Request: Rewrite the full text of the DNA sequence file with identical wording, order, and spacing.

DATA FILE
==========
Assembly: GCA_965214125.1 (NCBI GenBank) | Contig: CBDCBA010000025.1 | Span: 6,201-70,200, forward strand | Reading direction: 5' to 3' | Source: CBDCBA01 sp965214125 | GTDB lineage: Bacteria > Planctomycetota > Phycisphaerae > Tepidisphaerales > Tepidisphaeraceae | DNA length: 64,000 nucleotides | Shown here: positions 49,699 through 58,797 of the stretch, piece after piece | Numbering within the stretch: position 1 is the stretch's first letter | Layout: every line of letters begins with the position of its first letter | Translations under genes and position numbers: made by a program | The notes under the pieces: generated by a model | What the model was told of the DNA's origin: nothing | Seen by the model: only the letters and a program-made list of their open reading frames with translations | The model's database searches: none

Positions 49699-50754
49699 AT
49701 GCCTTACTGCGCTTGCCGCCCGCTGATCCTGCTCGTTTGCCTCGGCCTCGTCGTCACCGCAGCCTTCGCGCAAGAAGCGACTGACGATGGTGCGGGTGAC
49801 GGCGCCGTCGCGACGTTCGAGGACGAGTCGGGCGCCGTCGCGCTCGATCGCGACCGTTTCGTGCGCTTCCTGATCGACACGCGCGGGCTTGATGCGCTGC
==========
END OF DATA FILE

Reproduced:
Assembly: GCA_965214125.1 (NCBI GenBank) | Contig: CBDCBA010000025.1 | Span: 6,201-70,200, forward strand | Reading direction: 5' to 3' | Source: CBDCBA01 sp965214125 | GTDB lineage: Bacteria > Planctomycetota > Phycisphaerae > Tepidisphaerales > Tepidisphaeraceae | DNA length: 64,000 nucleotides | Shown here: positions 49,699 through 58,797 of the stretch, piece after piece | Numbering within the stretch: position 1 is the stretch's first letter | Layout: every line of letters begins with the position of its first letter | Translations under genes and position numbers: made by a program | The notes under the pieces: generated by a model | What the model was told of the DNA's origin: nothing | Seen by the model: only the letters and a program-made list of their open reading frames with translations | The model's database searches: none

Positions 49699-50754
49699 AT
49701 GCCTTACTGCGCTTGCCGCCCGCTGATCCTGCTCGTTTGCCTCGGCCTCGTCGTCACCGCAGCCTTCGCGCAAGAAGCGACTGACGATGGTGCGGGTGAC
49801 GGCGCCGTCGCGACGTTCGAGGACGAGTCGGGCGCCGTCGCGCTCGATCGCGACCGTTTCGTGCGCTTCCTGATCGACACGCGCGGGCTTGATGCGCTGC